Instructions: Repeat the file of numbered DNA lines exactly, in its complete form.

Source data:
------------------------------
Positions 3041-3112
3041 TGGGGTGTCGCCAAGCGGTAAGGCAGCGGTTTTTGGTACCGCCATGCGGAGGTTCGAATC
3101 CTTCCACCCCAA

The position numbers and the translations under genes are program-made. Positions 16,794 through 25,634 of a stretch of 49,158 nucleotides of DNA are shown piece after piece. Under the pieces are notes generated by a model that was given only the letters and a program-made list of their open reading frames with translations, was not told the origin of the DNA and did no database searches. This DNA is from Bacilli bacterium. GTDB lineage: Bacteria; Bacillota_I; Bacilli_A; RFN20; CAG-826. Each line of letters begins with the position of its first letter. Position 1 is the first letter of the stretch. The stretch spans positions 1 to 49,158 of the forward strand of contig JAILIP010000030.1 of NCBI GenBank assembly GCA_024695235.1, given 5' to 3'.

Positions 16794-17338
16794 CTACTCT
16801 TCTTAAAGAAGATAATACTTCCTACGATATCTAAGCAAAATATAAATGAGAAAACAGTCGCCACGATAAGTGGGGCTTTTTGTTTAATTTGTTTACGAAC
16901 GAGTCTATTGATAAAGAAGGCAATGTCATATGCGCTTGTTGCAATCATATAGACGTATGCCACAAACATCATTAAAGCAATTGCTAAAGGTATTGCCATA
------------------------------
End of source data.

Positions 3041-3112
3041 TGGGGTGTCGCCAAGCGGTAAGGCAGCGGTTTTTGGTACCGCCATGCGGAGGTTCGAATC
3101 CTTCCACCCCAA

The position numbers and the translations under genes are program-made. Positions 16,794 through 25,634 of a stretch of 49,158 nucleotides of DNA are shown piece after piece. Under the pieces are notes generated by a model that was given only the letters and a program-made list of their open reading frames with translations, was not told the origin of the DNA and did no database searches. This DNA is from Bacilli bacterium. GTDB lineage: Bacteria; Bacillota_I; Bacilli_A; RFN20; CAG-826. Each line of letters begins with the position of its first letter. Position 1 is the first letter of the stretch. The stretch spans positions 1 to 49,158 of the forward strand of contig JAILIP010000030.1 of NCBI GenBank assembly GCA_024695235.1, given 5' to 3'.

Positions 16794-17338
16794 CTACTCT
16801 TCTTAAAGAAGATAATACTTCCTACGATATCTAAGCAAAATATAAATGAGAAAACAGTCGCCACGATAAGTGGGGCTTTTTGTTTAATTTGTTTACGAAC
16901 GAGTCTATTGATAAAGAAGGCAATGTCATATGCGCTTGTTGCAATCATATAGACGTATGCCACAAACATCATTAAAGCAATTGCTAAAGGTATTGCCATA